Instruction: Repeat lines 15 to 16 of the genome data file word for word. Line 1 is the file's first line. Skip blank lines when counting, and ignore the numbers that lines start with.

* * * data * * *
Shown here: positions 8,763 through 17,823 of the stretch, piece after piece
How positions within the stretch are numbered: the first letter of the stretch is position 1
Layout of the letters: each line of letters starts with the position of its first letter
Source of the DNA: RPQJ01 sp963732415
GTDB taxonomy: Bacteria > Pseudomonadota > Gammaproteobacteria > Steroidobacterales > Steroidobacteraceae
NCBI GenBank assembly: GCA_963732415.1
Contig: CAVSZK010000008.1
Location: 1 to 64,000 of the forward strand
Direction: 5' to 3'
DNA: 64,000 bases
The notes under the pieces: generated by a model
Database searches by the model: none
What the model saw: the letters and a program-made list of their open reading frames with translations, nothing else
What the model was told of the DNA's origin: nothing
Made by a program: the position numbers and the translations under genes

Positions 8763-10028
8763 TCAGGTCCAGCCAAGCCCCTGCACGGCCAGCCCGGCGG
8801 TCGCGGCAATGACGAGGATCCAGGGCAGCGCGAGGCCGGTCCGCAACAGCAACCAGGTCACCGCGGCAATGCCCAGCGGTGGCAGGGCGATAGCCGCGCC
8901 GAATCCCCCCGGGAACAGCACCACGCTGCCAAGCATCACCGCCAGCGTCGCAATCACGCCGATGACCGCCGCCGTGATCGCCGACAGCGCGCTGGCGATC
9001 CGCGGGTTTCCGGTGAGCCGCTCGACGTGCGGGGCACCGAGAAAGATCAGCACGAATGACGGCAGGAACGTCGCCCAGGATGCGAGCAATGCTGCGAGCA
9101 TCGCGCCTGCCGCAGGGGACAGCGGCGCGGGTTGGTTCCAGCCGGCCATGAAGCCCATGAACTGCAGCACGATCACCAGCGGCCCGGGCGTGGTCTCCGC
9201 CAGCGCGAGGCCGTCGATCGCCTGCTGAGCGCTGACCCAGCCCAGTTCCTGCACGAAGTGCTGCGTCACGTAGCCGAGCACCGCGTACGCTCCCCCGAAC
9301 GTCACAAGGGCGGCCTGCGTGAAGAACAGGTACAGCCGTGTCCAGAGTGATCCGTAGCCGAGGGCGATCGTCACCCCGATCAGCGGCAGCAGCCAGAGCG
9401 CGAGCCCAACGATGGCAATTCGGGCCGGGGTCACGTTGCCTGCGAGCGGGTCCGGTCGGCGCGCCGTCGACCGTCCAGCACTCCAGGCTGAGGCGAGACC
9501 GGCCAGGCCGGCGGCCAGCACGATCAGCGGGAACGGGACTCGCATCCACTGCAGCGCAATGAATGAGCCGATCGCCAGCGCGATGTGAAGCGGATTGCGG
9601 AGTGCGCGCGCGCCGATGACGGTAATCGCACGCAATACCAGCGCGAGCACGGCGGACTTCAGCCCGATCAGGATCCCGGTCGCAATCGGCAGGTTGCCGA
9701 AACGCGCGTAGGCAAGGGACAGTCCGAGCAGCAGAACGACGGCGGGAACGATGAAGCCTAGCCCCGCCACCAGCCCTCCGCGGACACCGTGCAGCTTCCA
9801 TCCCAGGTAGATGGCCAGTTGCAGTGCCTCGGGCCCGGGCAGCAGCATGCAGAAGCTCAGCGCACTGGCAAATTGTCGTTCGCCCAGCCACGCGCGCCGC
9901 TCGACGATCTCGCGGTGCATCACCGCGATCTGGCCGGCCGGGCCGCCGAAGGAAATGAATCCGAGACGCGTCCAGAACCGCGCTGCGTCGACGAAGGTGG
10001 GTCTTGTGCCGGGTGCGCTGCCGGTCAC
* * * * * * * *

Made by a program: the position numbers and the translations under genes

Positions 8763-10028